SpriteSheet Animation in AS3

Over the last few years sprite-sheet animation gained popularity among game developers. It offers some real advantages over movie clips – lighter and potentially faster performance, with the added bonus of code portability. If you plan to deploy your game on Android and iOS  as well, this is definitely the way to go.

I found that most of the tutorials on sprite sheets are for the Cocos2D engine (in Objective-C for iOS). Here I will show a practical and convenient way to animate sprite sheets in AS3, making the game perform well on both Flash in browser and AIR mobile.

UPDATE:

If you are using Starling (like I do), you might be interested in the Starling port of AnimSprite. see my post AnimSprite for Starling: a better MovieClip alternative.

There are a few off the shelf engines that use variations of spritesheets, among them Starling (Flash 11 only) and Flixel. These may be perfect for certain type of projects, but I decided to write my own classes to minimize the dependency on 3rd party code.

Demo

Click image to see the demo

Download the full demo code from BitBucket here.

The Tools

You would need a code IDE (FlashDevelop, FDT or Flash Builder) and an image tool that can pack textures. I use the popular TexturePacker, in my opinion the best texture tool for developers. If anyone knows anything better, please comment.

Preparing the assets

The animated sprite is created by the artist  with their animation package of choice. This is a sequence of images that form the animation frames.  In this case (and most others) all frames are the same size.

Open TexturePacker and import the individual images into the projects. Select json as the data format, check ‘Allow free sizes’ and make sure ‘Allow rotation’ is not checked. Publish the texture to the output folder. The setting I use can be seen here.

There are many different options with TexturePacker, that are out of scope of this article. For more in depth look, check out Chris Fletcher’s tutorial here.

Once published, you end up with a large PNG file – the texture sheet, and a json file to go with it.

Reading the texure with the AnimTextureSheet class

I created the AnimTextureSheet class to encapsulate a texture sheet and its data. After loading your animation assets, you get a BitmapData from the sheet PNG and a string from the json file. After decoding the json string, the function populateFrameArray serialize the frame data into an array which is then passed into the  newly created AnimTextureSheet.

	var seqRaw:Object = JSON.decode( sheetData );
	var animData:Array= [];
	populateFrameArray(animData, seqRaw.frames);
 
	// Sort
	animData.sortOn("id");
 
	// Create and initialize the tile sheet
	var tileSheet:AnimTextureSheet= new AnimTextureSheet();
	tileSheet.init(texture, animData);

Once initialized, the tille sheet is ready to go, and the  drawFrame() method can be called to blit a frame into a destination bitmap buffer.

UPDATE
When compiling with Flash Player 11 (or Flex 4.6) there is a build error due to the new native JSON parser:
Can not resolve a multiname reference unambiguously. JSON [..]
To resolve the problem, simply change the first line to read:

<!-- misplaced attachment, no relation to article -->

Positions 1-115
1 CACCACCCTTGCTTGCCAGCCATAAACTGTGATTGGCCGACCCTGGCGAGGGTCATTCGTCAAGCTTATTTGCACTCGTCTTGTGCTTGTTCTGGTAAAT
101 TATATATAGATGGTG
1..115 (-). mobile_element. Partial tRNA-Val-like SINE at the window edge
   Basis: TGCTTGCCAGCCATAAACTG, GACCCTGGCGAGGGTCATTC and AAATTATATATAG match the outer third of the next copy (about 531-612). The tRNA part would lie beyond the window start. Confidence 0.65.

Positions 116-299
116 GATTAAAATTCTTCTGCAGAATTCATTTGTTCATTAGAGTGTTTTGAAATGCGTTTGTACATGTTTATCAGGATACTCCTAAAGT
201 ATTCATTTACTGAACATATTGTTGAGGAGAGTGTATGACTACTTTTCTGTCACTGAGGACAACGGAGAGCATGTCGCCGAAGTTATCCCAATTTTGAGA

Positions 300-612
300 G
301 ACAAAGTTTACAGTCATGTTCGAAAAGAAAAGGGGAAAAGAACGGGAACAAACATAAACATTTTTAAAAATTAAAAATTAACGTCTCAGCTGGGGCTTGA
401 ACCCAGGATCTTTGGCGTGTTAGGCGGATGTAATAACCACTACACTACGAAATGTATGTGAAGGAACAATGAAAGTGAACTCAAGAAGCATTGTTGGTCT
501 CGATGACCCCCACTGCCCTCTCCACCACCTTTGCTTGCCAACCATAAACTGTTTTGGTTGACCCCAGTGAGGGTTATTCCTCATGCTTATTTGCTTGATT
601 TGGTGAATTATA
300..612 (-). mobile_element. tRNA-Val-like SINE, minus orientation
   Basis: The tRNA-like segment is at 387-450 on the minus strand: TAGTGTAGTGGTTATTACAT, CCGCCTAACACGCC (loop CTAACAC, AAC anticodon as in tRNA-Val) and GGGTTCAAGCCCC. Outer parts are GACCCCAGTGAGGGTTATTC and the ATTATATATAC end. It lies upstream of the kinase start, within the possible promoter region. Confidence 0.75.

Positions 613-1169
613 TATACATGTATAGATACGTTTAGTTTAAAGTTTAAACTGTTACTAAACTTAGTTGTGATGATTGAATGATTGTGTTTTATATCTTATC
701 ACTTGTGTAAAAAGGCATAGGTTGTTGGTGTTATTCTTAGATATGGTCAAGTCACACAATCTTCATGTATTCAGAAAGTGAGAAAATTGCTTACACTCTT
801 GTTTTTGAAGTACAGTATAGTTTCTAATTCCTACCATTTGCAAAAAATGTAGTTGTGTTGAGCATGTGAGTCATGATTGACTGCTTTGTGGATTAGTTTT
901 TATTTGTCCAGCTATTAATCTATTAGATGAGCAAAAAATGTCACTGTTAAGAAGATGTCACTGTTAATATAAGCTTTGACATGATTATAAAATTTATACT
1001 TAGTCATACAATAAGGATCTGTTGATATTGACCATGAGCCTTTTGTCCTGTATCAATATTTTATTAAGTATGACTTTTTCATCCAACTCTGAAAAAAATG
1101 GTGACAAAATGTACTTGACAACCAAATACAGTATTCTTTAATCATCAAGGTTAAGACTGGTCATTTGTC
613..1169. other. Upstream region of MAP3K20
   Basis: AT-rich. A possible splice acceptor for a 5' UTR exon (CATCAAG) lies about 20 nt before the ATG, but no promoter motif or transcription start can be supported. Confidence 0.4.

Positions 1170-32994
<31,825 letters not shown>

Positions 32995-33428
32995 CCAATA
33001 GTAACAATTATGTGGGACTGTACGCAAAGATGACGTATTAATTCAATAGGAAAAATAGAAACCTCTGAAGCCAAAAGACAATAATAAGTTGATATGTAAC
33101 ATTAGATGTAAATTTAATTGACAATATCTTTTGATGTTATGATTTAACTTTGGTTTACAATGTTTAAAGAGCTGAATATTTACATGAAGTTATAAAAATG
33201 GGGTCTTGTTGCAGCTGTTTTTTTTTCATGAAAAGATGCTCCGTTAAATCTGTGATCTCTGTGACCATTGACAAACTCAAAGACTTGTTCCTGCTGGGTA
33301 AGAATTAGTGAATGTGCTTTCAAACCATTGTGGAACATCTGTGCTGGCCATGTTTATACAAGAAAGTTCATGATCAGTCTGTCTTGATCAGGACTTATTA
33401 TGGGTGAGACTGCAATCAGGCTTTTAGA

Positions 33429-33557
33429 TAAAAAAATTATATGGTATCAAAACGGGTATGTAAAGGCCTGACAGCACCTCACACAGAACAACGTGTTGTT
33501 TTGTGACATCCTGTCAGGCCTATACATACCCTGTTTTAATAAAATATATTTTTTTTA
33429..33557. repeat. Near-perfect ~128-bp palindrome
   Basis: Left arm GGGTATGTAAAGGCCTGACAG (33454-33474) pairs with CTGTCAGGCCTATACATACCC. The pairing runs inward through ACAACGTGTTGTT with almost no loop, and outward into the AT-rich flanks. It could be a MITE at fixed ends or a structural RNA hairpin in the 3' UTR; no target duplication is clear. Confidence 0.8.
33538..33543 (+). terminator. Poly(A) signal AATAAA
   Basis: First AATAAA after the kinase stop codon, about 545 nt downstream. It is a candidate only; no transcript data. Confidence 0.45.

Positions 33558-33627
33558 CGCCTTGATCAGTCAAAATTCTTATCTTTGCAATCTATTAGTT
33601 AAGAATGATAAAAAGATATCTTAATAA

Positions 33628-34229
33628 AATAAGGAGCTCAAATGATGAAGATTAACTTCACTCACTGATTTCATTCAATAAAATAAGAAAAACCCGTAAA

var seqRaw:Object =  com.adobe.serialization.json.JSON.decode( sheetData );

Play it

To actually display the animation,  we need a display object to hold the bitmap. For that purpose I created the AnimSprite class, that is based on flash.display.Bitmap. This class in only for convenience – you can create your own – it demonstrates the possible use cases for an animated sprite.

	private function createAnim():AnimSprite
	{
		var anim:AnimSprite = new AnimSprite();
 
		anim.initialize(_texSheet);
		anim.addSequence("all", arFrames, 16);
 
		anim.play("all");
		return anim;
	}
 
	// Call on enter frame event
	protected function onFrameUpdate(event:Event):void
	{
		if (pause){
			return;
		}
		for (var i:int = 0; i < arSprites.length; i++) 	{
			AnimSprite(arSprites[i]).updateAnimation();
		}
 
	}

The above code shows how AnimSprite is actually used.

  1. instantiate the AnimSprite
  2. initialize it with  a tile sheet
  3. add one or more sequences (indexed frames) with an individual frame rate
  4. add it to the stage.

To play it:

  1. Call play() to start playing a sequence
  2. call updateAnimation() on every frame

How it works

AnimSprite uses partial blitting technique to animate. It uses the bitmapData as a frame buffer that holds the frame image that gets displayed. On every update, the updateAnimation()  function checks if the animation frame need to advance, and if so calls advanceFrame() – that sets the dirty flag when the current frame index is changed.  The the following method is then used to draw the frame:

	protected function drawFrameInternal():void
	{
		dirty = false;
 
		bitmapData.fillRect(bitmapData.rect, 0);
		mAnimSheet.drawFrame(curIndex, bitmapData);
	}

Check out the code for more details on the AnimSprite class.

That’s pretty much it. Let me know if you find any bugs or problems.

See Also: Sprite Sheet Animation Viewer

5 thoughts on “SpriteSheet Animation in AS3

  1. This is a public repository. Without going into legal jargon, it is free for use in any project, commercial or otherwise.

  2. Thanks! I am sure this will help a lot of people. I am sure it will help me. Saved a lot of time on my project 🙂

  3. Thanks a lot, I’ve found this very useful 🙂

    Found a bug in the TileSheetHelper.as… I noticed that with some json files my tile sequences wouldn’t be in the correct order. Assigning the item.id to keyName instead of nameId seemed to solve it.

    Phew that was a pain to track down

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